ISIS vs. the U.S. government: A war of online video propaganda

  • William H. Allendorfer Department of Second Language Studies, Indiana University, Bloomington
  • Susan C. Herring Department of Information and Library Science, Indiana University, Bloomington
Keywords: conflict, discourse, ISIS, ISIL, persuasion, video, Islamic State, Department of State

Abstract

The Islamic State of Iraq and Syria (ISIS) relies heavily on propaganda in the form of videos distributed over social media to recruit supporters and new members to its cause, including from the U.S. The U.S. government has countered with anti-ISIS propaganda videos; however, sources claim that the U.S. is losing the propaganda war. We evaluate that claim through a comparative multimodal content analysis of the ISIS video Flames of War and the videos posted in response on the U.S. Department of State’s (USDS) Think Again Turn Away YouTube channel. Our findings shed light on some of the reasons why the USDS anti-propaganda videos are less rhetorically effective than the ISIS videos, including a one-dimensional narrative, a stance that could appear inauthentic, and a lack of sensitivity to Islamic culture. In concluding, we advance recommendations that the USDS could follow to strengthen its online propaganda defense against ISIS, and extend the implications of our findings to other social media fronts where the ISIS vs. USDS propaganda war is being waged.

Author Biographies

William H. Allendorfer, Department of Second Language Studies, Indiana University, Bloomington
William H. Allendorfer is a Ph.D. student in Second Language Studies at Indiana University. His research focuses on second language acquisition and use in online discourse. His other interests include computer-mediated communication, Arabic, language pedagogy, and pragmatics.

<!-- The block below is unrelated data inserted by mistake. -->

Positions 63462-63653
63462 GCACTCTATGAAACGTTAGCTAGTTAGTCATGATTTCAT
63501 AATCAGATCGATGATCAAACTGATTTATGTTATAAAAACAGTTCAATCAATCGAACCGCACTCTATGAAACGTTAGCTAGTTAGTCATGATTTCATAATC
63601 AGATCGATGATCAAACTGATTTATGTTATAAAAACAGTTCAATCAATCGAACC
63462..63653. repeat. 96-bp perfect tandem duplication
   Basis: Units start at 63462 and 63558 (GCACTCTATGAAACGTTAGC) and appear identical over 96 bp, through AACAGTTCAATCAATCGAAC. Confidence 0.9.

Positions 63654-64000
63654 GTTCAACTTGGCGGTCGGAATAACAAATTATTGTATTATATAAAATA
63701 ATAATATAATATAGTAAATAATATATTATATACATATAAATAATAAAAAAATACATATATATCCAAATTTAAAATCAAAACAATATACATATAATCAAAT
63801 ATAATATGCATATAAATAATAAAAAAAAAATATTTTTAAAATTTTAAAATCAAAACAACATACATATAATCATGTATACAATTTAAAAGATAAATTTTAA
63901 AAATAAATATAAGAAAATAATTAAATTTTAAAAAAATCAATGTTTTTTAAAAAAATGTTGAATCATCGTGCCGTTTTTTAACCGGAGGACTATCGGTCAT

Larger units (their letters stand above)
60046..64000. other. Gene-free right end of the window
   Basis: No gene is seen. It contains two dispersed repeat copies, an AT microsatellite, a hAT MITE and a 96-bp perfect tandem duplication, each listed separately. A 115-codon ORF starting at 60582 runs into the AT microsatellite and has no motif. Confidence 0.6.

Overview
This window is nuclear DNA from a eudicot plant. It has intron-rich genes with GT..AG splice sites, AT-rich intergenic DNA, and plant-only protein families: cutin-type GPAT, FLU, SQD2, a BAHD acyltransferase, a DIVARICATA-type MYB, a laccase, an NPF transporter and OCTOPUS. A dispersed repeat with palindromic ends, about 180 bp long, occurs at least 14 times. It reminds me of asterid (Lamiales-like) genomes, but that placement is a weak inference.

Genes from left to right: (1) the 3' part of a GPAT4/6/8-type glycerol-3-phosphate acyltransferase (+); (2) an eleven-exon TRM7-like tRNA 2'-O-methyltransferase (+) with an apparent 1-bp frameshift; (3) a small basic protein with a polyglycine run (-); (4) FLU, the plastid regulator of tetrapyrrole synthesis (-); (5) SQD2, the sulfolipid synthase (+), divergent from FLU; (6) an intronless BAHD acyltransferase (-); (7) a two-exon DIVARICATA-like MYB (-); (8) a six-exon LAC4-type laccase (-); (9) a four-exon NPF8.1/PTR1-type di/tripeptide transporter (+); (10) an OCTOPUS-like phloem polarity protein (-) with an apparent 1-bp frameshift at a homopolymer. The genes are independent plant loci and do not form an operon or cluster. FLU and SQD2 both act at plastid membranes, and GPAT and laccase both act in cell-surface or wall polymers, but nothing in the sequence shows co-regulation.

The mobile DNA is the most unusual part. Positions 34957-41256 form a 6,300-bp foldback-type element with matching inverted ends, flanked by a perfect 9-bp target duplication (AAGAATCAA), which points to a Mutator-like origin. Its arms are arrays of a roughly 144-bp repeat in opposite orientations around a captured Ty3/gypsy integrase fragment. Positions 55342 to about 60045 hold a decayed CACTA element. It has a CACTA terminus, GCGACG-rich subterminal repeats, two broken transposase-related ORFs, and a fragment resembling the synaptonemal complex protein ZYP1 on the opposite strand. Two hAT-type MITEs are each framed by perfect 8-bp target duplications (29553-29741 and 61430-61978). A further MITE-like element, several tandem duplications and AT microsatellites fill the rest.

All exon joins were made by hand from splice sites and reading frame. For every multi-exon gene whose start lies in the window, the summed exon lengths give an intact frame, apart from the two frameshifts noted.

Susan C. Herring, Department of Information and Library Science, Indiana University, Bloomington
Susan C. Herring is Professor of Information Science and Linguistics and Director of the Center for Computer-Mediated Communication at Indiana University Bloomington. Her research focuses on structural, pragmatic, interactional, and social language use in digital communication. Her recent interests include multimodal CMC and telepresence robotics. She is a past editor of the Journal of Computer-Mediated Communication and currently edits the online journal Language@Internet.
Published
2015-12-14
How to Cite
Allendorfer, W. H., & Herring, S. C. (2015). ISIS vs. the U.S. government: A war of online video propaganda. First Monday, 20(12). https://doi.org/10.5210/fm.v20i12.6336